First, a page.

The Bourne Identity Movie Review
Throughout his career, Matt Damon has been a lawyer, a genius, a soldier, a gambler, an angel, a serial killer, a cartoon character, a cowboy, a golfer and a thief. What's left? Why, an action hero of course.
Damon stars as super secret spy Jason Bourne in The Bourne Identity, a thriller about a man who is found floating in the ocean, can't remember his name or how he got there, but has many talents and skills which suggests that he is dangerous. His suspicions are confirmed when he finds himself being pursued by assassins, and so he must figure out who he is and who is chasing after him. The movie is based on the much more complicated book of the same title by Robert Ludlum.
The Bourne Identity is a decent thriller, with an adequate plot and some good but not great action scenes. The story is compelling - he can't remember why people are trying to kill him - but the execution of the story isn't as terrific. We're given a little too much insight into Bourne's agency (who is trying to kill him) a little too early. Director Doug Liman should have pulled the audience into the mystery the same way Bourne himself is; it would have been a lot better had we not found out what was going on until Bourne did.
More importantly, it felt as though there was something missing from the movie. The friend that I went with confirmed my suspicions; the movie is not very true to the book, and a lot of the politics behind the mystery are not here. Obviously, I have not read the book and I don't know how consistent it is with the novel, but what I do know is that the assassination attempt that results in Bourne's amnesia is hardly tied in with the plot. Basically, Bourne is on the run from his own agency because they are trying to cover things up; that is all. I was expecting a much more intricate plot, with some deeper workings going on, not to mention some twists. In that department, I was a little disappointed.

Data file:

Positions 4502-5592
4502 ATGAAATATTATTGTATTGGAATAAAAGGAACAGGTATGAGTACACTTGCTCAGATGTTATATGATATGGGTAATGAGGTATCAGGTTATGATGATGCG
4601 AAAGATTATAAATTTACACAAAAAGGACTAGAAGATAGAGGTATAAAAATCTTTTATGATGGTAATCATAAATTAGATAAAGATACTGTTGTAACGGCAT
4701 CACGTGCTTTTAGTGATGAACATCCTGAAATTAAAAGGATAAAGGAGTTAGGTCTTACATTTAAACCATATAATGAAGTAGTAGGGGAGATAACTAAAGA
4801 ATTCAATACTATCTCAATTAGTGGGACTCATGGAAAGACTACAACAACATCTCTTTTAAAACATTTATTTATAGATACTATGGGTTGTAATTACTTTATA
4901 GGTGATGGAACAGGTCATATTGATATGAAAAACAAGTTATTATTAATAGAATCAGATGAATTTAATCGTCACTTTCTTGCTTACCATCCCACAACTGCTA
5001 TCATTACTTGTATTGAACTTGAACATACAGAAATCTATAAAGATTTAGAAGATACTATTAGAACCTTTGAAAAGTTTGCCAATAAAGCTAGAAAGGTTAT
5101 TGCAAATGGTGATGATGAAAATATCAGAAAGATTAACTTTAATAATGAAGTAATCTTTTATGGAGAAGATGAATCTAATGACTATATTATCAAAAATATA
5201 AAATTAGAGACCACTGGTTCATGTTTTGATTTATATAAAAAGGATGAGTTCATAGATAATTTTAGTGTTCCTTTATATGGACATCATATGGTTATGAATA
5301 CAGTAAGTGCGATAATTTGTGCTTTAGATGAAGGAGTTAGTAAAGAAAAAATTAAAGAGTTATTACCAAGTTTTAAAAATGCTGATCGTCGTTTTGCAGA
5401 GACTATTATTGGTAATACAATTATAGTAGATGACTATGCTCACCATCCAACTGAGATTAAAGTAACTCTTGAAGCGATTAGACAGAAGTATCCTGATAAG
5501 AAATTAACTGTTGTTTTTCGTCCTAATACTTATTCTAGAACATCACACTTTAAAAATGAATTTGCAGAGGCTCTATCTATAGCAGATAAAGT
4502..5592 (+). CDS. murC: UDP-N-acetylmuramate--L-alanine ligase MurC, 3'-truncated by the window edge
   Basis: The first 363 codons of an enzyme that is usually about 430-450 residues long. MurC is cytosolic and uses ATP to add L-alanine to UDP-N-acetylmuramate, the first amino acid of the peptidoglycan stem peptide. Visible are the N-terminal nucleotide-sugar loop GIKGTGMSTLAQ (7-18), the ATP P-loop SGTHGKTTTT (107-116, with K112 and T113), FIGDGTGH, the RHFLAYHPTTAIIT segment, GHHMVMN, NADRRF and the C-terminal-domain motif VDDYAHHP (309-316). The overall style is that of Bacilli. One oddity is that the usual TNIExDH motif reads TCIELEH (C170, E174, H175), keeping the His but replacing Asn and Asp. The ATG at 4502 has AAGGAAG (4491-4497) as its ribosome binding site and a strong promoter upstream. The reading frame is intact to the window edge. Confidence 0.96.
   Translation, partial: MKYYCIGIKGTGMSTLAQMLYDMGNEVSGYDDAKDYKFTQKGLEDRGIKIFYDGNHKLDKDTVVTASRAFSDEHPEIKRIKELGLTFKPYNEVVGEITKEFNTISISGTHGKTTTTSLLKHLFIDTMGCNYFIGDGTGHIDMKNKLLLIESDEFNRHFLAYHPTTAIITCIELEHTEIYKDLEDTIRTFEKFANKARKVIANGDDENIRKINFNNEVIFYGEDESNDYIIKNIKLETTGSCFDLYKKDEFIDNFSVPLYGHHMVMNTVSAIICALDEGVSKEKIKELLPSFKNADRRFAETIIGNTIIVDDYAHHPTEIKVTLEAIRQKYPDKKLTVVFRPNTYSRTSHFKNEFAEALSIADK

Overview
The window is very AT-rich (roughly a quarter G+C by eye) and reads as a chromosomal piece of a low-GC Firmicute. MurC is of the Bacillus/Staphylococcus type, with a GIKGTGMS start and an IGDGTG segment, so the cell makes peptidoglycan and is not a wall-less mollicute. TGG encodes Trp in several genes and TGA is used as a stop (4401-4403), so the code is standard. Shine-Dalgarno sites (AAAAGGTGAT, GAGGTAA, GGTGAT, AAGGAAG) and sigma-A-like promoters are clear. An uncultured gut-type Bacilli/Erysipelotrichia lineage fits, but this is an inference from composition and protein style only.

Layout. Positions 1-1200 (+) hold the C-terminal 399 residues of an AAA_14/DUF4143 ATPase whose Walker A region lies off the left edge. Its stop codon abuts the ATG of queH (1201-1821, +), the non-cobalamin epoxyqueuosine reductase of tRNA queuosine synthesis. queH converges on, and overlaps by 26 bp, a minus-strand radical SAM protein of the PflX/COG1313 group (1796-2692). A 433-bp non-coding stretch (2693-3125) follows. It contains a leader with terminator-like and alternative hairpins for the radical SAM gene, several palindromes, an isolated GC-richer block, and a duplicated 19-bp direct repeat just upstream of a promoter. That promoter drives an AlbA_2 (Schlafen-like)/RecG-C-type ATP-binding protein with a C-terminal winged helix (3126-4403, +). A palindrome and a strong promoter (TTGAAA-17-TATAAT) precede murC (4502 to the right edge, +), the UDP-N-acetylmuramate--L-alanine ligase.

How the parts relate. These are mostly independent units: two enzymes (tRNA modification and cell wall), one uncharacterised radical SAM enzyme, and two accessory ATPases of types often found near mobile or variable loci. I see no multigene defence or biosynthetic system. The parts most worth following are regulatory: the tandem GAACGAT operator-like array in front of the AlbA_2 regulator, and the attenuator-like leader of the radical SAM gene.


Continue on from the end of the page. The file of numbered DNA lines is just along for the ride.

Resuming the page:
As an action movie, The Bourne Identity is okay. Matt Damon surprisingly holds his own moderately well, although I highly doubt he will be hired as an action hero anytime in the near future, except for the sequel to this movie (Ludlum has written a couple of sequels). He is obviously more human than the typical action hero, but at times he seems overly caring, even for a spy who doesn't know who he is. Anyway, returning to the action part of the movie, there are some decent fight sequences, a car chase, and some shooting, but I really don't think Liman is that good of an action director. The scenes where Damon fights people hand-to-hand are not shot very well (though, compared to the sequel, are much, much better), and I never felt really drawn in to the action, did not feel much suspense. The big scene where Damon hunts down an assassin in a field could have been a lot better; this could have been a truly suspenseful sequence had it been more drawn out. Instead, it goes way too quickly.
The Bourne Identity is a fun and entertaining spy thriller, but lacks the complexity to make it a great one. I was expecting something a little faster and smarter, and somehow I think the novel had just that. Ludlum can't complain too much, though.
In addition, there is currently an Extended DVD version that adds a few minutes to the beginning and end, developing characters a bit more and making the overall experience just a smidgen more enjoyable. If you own the original DVD, this one may not be worth it in terms of direct movie content (though there are a few deleted scenes included as well); however, with featurettes that revolve around the author, the real CIA, the fight scenes and more, special feature fans may have to pick it up. More than anything else, the DVD is worth it because it includes a theatrical pass to The Bourne Supremacy, a far superior film in terms of excitement and plot.
Review by Erik Samdahl unless otherwise indicated.